July 15, 2016

Edmund's fight against discrimination continues

By Wen Fa Attorney

Today a federal court issued an extremely disappointing decision dismissing our lawsuit, which sought to give our client, third-grader Edmund Lee, Jr., the same opportunity to attend Gateway Science Academy as his white neighbors. As a result, Edmund will now have to leave Gateway, the school he has attended his entire life, for no other reason than because he is black.

PLF Principal Attorney Joshua Thompson had this to say about the decision — and our next steps in litigation:

“This is a deeply disappointing decision, but we are determined to press ahead. We believe the court is wrong on the law, and we know we are right on the underlying principle — that the Constitution does not allow public schools to discriminate based on race. As Dr. King said, the arc of history is long, but it bends toward justice. Sometimes the same is true of litigation — it can take a long time and lots of perseverance to right an injustice. From the beginning we knew this case might need to be decided, ultimately, by the U.S. Supreme Court. We are prepared to go all the way to that level, if necessary, to stop St. Louis-area schools from turning away students based on their color.”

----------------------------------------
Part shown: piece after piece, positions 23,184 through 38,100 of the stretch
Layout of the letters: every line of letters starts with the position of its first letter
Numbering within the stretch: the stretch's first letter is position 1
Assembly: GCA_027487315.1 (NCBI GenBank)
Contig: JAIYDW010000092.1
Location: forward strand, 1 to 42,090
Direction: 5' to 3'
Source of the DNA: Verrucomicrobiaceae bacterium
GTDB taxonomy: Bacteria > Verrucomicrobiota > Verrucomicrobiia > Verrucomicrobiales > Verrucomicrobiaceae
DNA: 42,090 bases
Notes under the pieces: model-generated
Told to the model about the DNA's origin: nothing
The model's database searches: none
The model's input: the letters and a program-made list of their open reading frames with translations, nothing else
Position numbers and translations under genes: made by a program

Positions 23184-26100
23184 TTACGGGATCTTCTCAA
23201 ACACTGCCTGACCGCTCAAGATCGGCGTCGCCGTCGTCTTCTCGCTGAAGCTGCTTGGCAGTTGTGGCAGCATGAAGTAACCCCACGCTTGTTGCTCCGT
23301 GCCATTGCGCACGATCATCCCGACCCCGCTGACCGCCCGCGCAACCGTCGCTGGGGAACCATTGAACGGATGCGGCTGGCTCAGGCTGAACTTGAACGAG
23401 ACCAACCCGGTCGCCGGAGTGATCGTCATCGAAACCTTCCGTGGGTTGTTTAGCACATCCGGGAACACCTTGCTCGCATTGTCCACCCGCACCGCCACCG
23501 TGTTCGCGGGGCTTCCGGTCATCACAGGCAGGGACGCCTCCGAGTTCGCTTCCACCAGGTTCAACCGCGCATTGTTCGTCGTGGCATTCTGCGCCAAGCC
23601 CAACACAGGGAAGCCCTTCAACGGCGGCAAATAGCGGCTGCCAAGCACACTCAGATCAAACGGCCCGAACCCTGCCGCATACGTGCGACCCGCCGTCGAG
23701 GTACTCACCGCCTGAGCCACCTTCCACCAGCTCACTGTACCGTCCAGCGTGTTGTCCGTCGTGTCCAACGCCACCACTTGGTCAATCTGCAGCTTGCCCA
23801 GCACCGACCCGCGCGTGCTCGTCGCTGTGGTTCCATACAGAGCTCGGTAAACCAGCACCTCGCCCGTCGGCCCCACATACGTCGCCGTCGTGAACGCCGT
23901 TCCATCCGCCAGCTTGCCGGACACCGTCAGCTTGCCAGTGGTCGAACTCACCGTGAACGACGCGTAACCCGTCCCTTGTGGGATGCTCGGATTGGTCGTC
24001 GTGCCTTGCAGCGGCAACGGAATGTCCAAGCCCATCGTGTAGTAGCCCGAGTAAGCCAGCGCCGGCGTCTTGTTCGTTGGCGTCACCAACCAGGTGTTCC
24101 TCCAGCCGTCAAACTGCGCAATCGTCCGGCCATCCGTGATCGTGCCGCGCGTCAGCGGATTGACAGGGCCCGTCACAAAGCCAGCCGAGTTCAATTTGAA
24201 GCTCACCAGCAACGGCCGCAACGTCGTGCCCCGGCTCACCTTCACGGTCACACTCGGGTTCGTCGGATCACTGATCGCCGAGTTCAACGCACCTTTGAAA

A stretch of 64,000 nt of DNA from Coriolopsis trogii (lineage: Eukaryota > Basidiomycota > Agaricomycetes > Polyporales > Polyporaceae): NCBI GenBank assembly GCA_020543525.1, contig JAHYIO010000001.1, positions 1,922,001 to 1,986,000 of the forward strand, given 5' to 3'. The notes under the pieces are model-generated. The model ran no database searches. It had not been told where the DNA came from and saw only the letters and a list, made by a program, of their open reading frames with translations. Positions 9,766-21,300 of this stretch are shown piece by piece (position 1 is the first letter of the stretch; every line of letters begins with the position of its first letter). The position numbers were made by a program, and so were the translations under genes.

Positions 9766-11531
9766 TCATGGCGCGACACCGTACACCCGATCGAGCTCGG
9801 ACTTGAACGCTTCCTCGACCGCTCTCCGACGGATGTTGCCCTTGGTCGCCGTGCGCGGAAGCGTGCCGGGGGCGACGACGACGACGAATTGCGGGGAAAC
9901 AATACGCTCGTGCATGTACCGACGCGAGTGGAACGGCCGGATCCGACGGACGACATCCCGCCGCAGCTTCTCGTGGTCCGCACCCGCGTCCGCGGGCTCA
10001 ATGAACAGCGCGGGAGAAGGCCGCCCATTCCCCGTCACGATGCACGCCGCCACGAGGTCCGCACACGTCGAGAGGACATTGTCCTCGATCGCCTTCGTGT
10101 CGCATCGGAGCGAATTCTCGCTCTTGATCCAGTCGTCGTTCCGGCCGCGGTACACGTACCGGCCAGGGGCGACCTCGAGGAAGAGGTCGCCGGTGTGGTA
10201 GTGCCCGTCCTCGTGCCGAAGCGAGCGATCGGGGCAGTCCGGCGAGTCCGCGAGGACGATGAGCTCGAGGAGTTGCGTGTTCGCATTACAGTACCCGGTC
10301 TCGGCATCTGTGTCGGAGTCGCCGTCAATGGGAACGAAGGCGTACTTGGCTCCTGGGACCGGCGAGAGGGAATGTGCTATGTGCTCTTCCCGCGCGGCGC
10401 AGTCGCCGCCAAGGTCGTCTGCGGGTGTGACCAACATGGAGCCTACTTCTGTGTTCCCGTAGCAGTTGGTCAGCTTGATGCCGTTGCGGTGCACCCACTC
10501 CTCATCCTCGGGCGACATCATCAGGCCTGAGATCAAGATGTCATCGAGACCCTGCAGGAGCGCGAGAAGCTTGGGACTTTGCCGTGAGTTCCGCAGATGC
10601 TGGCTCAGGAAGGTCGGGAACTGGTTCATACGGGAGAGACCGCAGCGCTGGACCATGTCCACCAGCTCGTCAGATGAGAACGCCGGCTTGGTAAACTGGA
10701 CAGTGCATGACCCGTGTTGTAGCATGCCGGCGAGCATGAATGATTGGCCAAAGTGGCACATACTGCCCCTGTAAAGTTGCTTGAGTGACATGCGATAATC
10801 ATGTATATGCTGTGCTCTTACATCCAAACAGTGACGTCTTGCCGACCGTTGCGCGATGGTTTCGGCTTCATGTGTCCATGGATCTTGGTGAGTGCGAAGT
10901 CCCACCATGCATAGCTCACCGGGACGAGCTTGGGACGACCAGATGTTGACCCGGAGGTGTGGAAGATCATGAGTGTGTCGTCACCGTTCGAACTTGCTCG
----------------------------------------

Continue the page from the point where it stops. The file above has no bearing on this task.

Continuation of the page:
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E.L. v. Voluntary Interdistrict Choice Corporation

As part of a decades-old desegregation lawsuit settlement in St. Louis, Missouri, the Voluntary Inderdistrict Choice Corporation (VICC) enacted a policy for city and county schools that prohibits African-American students who live in the county from transferring into magnet and charter schools within the St. Louis city limits. White students may transfer to these schools. African-American third grader Edmund Lee happily attended a charter school in the city and wanted to continue when his family moved out into the county. The policy prohibited his transfer because of his race. PLF represents Edmund and his mother, La’Shieka White, in a lawsuit challenging the policy as violating the Constitution’s Equal Protection Clause.

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